Nice theme. Easy enough to *almost* solve from the Down clues only. Recognized 35A:OSSIAN, even though the clue would have given me little help. Had no idea about 21A:SECADA, but guessed correctly (once I had enough other letters to remind me of 21D:SÛRETÉ) that it would be a YAWN (Yet Another Wretched Name) entry. But still tripped up on the middle top of all things because I thought 17A:BLOCKHE?? must be BLOCKHEAD. That must be much better than BLOCK HEEL, and since the 57A clue mentions "starts", not "first words", it wouldn't ruin the theme. Can the rest of that corner be filled well? The best I can do by hand is TEBOW/ITSME crossing TIKI, BSE (mad cow disease), -OMA (another disease suffix), WED; or KERFS/ITALY (KIKI, NAE, FLA., SYD. But there are probably better solutions. I did recover from another wrong turn: FAST TRACK instead of the revealer 57A:FAST_BREAK (curiously the K, and thus also 60D:KIX, was right).

relicofthe60s 12:28 PM  

The French Surete is one of the most famous police forces in the world, immortalized in countless mystery novels and movies, from Poe to Simenon to the Pink Panther, as others have noted. An educated person should know the word. The only thing that made it hard was clung it as Quebec's police force. Secada, I'll agree, is pretty obscure, but I thought Rex liked obscure pop references. Or does that just apply to rappers?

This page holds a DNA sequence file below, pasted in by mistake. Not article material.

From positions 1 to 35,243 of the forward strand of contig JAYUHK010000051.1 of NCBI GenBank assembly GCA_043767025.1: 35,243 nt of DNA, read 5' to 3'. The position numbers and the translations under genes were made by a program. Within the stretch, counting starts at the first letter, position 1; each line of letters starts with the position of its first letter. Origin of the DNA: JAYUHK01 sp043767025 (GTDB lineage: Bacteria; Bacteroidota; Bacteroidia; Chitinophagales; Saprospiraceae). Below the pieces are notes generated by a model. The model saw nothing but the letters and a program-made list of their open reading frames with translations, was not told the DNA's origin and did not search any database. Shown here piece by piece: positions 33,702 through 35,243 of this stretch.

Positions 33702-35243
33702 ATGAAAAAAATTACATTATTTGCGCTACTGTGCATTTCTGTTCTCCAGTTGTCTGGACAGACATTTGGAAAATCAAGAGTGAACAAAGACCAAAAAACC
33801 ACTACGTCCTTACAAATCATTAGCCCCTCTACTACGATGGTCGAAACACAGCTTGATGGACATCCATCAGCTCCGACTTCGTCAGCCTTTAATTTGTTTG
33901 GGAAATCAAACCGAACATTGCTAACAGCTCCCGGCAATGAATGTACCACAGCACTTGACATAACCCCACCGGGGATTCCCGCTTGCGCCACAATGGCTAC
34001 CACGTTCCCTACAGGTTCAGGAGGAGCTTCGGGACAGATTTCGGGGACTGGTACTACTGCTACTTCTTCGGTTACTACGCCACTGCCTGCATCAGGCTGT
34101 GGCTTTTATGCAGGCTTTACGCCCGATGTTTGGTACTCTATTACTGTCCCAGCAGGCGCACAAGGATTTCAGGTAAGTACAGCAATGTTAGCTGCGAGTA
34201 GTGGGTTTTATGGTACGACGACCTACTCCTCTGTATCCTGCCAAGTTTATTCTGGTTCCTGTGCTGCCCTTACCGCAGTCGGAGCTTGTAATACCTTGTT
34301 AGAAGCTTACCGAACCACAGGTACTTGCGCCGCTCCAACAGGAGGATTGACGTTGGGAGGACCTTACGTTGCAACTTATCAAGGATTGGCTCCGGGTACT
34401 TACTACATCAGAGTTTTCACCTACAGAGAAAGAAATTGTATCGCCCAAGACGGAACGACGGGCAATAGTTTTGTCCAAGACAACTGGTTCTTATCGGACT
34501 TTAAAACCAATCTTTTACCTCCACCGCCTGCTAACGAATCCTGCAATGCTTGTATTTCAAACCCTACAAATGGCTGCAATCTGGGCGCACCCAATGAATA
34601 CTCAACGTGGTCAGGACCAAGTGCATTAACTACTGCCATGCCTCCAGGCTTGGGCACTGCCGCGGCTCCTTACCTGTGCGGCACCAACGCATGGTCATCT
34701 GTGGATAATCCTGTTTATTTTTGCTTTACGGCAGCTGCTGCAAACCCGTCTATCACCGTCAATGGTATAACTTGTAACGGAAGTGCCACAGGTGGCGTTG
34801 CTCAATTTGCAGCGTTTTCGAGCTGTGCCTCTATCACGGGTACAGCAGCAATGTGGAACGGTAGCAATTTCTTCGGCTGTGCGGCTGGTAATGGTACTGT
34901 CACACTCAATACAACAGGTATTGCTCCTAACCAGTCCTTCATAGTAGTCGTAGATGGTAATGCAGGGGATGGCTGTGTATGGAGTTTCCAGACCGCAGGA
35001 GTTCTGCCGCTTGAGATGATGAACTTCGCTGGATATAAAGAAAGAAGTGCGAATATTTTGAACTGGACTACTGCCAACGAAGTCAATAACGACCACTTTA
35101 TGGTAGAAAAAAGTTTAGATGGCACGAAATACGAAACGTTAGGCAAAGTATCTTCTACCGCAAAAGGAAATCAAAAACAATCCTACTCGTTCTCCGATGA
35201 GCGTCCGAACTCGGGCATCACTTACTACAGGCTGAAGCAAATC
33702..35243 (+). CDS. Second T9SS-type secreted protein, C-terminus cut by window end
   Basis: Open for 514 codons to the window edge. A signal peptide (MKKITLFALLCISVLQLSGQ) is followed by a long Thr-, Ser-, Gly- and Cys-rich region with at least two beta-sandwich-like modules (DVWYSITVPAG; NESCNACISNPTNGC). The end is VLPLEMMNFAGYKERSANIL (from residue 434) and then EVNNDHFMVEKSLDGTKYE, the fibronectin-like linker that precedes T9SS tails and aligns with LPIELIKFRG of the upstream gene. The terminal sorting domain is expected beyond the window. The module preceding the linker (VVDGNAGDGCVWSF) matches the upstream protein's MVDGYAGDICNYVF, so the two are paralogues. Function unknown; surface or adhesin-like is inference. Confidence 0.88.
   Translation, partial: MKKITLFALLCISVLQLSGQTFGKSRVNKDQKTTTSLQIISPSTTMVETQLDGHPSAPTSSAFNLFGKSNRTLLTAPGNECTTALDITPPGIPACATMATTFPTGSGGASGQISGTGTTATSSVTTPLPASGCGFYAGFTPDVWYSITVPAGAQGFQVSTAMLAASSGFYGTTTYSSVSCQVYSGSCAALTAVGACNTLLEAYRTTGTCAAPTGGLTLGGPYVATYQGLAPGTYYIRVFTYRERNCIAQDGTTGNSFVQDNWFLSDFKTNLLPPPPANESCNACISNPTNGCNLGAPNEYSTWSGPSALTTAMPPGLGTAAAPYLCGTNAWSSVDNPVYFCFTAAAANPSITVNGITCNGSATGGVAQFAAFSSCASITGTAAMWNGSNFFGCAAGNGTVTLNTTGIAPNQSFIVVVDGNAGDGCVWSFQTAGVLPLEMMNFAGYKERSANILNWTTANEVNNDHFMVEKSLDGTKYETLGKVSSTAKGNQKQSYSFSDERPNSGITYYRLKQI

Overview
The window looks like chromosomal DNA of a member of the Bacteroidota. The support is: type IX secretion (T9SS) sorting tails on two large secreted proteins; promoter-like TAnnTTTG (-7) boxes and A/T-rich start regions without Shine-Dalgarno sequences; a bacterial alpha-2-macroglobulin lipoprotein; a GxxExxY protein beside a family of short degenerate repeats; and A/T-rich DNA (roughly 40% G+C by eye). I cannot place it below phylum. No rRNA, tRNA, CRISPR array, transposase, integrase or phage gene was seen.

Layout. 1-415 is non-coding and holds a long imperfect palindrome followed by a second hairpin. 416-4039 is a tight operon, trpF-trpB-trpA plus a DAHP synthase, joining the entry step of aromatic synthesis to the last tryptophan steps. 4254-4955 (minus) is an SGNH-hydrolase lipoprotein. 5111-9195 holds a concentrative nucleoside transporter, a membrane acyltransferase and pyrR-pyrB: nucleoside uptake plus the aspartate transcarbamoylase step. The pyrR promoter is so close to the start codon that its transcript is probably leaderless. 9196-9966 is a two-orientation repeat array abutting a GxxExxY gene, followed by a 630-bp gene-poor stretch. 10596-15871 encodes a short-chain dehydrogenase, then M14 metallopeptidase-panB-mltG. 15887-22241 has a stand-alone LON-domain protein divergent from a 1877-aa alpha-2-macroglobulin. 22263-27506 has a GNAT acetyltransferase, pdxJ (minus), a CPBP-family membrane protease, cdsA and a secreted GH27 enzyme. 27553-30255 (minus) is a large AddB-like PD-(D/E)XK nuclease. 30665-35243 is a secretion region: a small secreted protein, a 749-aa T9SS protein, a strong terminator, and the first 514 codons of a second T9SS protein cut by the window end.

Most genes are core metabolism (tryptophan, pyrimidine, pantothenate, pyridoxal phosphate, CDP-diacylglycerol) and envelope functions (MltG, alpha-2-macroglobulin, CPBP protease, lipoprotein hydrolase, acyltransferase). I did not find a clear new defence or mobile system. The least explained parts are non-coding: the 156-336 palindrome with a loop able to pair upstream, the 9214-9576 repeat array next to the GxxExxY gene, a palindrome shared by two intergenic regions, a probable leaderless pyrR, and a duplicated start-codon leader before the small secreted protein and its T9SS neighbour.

Numinous 12:32 PM  

I'm with everyone else here who admires the E-Type Jaguar. It was my very favorite car until the AC Cobra came along. Having owned a Jaguar XK 150 for a while, I know that Jags tended to be lemons. That was an opinion held about a lot of English cars in those days. Hell, I owned a Mini Moke in Australia and it unaccountably would eat left front wheel bearings. It also ate its own idler gear so I wound up rebuilding the transmission,

Easy-medium? It took me 38% of my average Wednesday time to solve this. I was stumped for a valuable "nanosecond" at SECADA/SURETE over the S but there are still elements of the fill that I didn't even look at. I barely had to check the downs to make sure I was on the right track.

Years ago, my step-son bought a little hand held Pomeranian puppy. He was advertised as a TEA CUP pom. I have photos of him in the hand of a neighbor kid when he was new. Of course he grew to be 13 or 14 pounds which is big for a miniature pom. We called him Tribble because he looked like a little black ball and reminded me of the Star Trek episode. He decided to loose almost all of his hair and we spent a ton of money at the vet trying to discover why. I did some reading and found that a food allergy could easily cause that so we switched him, and all our dogs to a salmon based food and his hair grew back luxuriantly.